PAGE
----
PMV is a rare congenital malformation of the mitral valve that mainly involves the PMs. According to the underlying anatomy, two subtypes of PMV have been described [2, 3], namely, “true” PMV, which is characterized by a single PM that receives all chordae, and PLAMV, which has two PMs with unevenly distributed chordae. PLAMV is further divided into three grades according to the degree of uneven distribution of the chordae. The most common form is Grade II, in which a few short chordae are attached to the elongated PM . Grade Ш is the most severe form . The present case was found to have a grade Ш PLAMV with two PMs, one of which received all the chordae, while the other PM was attached by its lateral side to the wall of the left ventricle with the tip located near the mitral valve annulus. Disturbed delamination of the anterior or posterior part of the trabecular ridge from the left ventricular wall, combined with underdevelopment of chordae, seems to be the cause of PLAMV . And “ture” PMV develops when the connection between the posterior and anterior part of the ridge condenses to form a single PM . Although their anatomy and embryonic development are different, there is no obvious difference in the clinical manifestations, treatment, or prognosis between PLAMV and “true” PMV [2, 5]. Therefore, most clinical researchers have considered them to be one category.
PMV usually results in congenital MS and is often associated with multiple levels of left heart obstruction, known as Shone’s syndrome. There is limited information on fetal PMV in the literature, but there have been some isolated reports of MS as a manifestation of Shone’s syndrome [1, 6]. However, congenital MS is a morphologically heterogenous lesion that is classically divided into four anatomic types : typical congenital MS, hypoplastic mitral valve, supramitral valve ring, and PMV. The different types of congenital MS require different treatment strategies and have different prognoses. Although the long-term functional outcome in children with congenital MS is satisfactory, surgical procedures for PMV are more complicated, and repeat repair may be needed [8, 9]. It is important to be able to identify the anatomic type of MS for prenatal counseling of parents with regard to treatment strategies and the prognosis.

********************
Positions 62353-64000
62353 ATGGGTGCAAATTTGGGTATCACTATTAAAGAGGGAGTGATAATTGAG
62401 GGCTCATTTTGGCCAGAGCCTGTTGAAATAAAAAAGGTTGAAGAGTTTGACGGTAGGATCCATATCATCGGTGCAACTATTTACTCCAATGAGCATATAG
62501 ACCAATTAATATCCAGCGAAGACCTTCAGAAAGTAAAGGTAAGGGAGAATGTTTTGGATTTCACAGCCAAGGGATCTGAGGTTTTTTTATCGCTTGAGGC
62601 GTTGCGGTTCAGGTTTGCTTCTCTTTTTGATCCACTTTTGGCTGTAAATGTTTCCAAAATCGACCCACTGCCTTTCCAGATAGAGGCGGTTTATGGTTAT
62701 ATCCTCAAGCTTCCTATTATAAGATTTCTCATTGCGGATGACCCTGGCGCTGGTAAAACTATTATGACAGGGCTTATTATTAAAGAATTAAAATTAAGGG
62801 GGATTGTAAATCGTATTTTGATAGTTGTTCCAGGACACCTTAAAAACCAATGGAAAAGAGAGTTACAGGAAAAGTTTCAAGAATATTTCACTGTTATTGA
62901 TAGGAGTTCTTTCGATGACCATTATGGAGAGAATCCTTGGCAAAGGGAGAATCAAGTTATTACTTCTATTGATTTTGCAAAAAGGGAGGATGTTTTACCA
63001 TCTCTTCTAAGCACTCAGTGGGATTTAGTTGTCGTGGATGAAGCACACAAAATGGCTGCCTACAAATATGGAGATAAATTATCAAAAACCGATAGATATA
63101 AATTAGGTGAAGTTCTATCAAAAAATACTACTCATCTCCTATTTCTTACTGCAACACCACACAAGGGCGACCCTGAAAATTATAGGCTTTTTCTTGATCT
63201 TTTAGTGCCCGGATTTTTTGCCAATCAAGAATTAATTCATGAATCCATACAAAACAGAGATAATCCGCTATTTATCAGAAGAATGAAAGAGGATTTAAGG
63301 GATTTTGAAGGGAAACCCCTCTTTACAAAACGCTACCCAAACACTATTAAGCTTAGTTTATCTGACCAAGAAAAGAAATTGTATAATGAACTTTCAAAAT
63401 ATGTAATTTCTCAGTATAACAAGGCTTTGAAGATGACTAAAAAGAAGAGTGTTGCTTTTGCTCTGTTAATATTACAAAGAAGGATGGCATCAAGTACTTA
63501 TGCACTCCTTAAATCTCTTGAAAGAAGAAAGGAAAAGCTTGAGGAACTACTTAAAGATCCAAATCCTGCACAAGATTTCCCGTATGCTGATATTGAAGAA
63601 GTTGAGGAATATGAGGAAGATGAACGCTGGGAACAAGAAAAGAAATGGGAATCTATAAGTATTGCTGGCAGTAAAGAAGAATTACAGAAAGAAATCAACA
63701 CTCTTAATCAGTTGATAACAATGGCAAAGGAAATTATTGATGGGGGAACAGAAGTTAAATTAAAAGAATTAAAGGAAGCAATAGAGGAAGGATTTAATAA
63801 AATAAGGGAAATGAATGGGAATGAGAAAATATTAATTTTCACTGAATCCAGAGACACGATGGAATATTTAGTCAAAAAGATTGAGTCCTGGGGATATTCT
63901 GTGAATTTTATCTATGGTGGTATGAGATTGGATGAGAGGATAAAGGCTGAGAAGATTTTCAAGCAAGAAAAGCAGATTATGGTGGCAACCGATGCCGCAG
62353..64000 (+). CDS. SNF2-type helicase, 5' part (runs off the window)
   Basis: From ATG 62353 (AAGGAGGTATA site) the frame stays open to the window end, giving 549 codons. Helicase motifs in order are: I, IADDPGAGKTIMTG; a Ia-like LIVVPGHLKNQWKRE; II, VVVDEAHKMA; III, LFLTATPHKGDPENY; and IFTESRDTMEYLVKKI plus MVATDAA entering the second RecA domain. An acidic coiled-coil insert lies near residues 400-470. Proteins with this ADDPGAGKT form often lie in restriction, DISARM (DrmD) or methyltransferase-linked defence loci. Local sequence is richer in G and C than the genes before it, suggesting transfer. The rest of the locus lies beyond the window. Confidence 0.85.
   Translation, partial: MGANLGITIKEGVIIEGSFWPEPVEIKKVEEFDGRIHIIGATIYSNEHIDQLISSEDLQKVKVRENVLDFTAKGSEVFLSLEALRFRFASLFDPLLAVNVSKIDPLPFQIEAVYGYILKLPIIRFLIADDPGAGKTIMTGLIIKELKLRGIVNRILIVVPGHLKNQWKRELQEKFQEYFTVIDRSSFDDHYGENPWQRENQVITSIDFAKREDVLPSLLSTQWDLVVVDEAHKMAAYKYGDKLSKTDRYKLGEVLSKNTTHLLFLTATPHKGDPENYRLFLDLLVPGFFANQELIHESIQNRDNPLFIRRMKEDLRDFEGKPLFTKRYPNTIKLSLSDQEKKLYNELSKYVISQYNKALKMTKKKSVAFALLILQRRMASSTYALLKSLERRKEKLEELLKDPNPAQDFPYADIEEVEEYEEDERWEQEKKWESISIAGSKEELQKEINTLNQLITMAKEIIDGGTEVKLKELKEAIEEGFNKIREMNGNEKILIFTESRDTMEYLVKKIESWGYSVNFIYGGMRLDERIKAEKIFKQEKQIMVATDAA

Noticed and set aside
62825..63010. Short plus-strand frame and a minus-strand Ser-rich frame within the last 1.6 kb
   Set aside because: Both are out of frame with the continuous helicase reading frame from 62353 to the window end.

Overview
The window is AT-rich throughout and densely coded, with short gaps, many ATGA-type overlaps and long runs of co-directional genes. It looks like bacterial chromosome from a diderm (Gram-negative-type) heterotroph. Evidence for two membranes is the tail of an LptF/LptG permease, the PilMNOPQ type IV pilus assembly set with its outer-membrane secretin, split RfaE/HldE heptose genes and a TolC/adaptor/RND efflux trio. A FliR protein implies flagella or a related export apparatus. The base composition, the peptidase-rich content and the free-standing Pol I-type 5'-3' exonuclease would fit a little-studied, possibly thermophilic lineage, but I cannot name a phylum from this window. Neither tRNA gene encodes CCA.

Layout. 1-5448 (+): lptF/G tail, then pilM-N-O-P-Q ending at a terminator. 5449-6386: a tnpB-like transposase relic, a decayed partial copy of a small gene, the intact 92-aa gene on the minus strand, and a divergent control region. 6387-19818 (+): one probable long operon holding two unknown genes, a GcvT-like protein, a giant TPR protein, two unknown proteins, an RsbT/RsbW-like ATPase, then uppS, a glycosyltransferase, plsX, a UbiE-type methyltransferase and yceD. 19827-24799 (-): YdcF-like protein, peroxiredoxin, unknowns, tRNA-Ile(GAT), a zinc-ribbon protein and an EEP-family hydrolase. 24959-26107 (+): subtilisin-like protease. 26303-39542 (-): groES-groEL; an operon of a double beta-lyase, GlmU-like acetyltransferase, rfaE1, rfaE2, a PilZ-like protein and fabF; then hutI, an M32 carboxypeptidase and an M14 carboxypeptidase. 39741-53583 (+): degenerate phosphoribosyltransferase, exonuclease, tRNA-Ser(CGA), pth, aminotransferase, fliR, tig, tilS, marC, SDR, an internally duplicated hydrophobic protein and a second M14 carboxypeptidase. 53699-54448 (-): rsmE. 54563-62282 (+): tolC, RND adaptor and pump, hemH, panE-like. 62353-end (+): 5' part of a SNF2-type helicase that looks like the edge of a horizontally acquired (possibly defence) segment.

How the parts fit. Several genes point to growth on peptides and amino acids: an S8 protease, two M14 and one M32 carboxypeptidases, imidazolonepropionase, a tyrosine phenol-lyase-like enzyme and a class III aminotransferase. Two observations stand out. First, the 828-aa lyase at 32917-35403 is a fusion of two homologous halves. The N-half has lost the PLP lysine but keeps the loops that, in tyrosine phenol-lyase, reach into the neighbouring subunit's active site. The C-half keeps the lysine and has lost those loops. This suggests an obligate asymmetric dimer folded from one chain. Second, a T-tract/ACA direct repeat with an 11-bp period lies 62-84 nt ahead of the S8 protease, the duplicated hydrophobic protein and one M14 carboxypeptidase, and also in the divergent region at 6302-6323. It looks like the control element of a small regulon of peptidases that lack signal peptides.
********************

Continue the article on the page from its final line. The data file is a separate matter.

Prenatal diagnosis of PMV by ultrasound is challenging, and the condition is usually diagnosed after birth. Fetal MS has often been described, but there are few reports on PMV [1, 6]. A restrictive opening of the mitral valve is an important clue for fetal MS. Further differential diagnosis of MS has great value in terms of prenatal consultation, but is difficult. In both children and adults, the echocardiographic characteristics of PMV include a single PM at the mid-papillary level and parachute leaflets at the basal level in the left ventricular short-axis view, doming of the elongated chords in diastole, and an enlarged left atrium in the four-chamber view [9, 10]. The short-axis view of the left ventricle and the four-chamber view are important when evaluating anomalies of the mitral valve. However, the anatomy of the PMs could not be accurately identified in the fetus . In our case, fetal echocardiography failed to demonstrate the anterolateral PM either in the short-axis view of the left ventricle or in the four-chamber view. Therefore, diagnosis of PMV by observing the anatomy of the PMs is unreliable. However, we found that observing the morphology and movement of the valve leaflets and chordae, especially in the four-chamber view, was useful for prenatal diagnosis of PMV. In PMV, all the chordae are attached to one single PM with marked reduction in the interchordal spaces, which leads to specific limitation of movement of the leaflets, especially at the tips. On ultrasound images in the four-chamber view, parts of the leaflets and converged chordae are shaped like an arched bridge, and the overall mitral valve orifice is shaped like the symbol “Ω” in diastole, which is a key diagnostic clue for PMV. The mitral valve “Ω” sign can also be used to differentiate PMV from typical congenital MS and hypoplastic mitral valve. Ultrasonographic features of typical congenital MS is characterized by thickened and rolled leaflets, thickened and shortened chords, and restrictive opening of the mitral valve . In a hypoplastic mitral valve, all components of the mitral valve are miniature versions of those of a normal valve .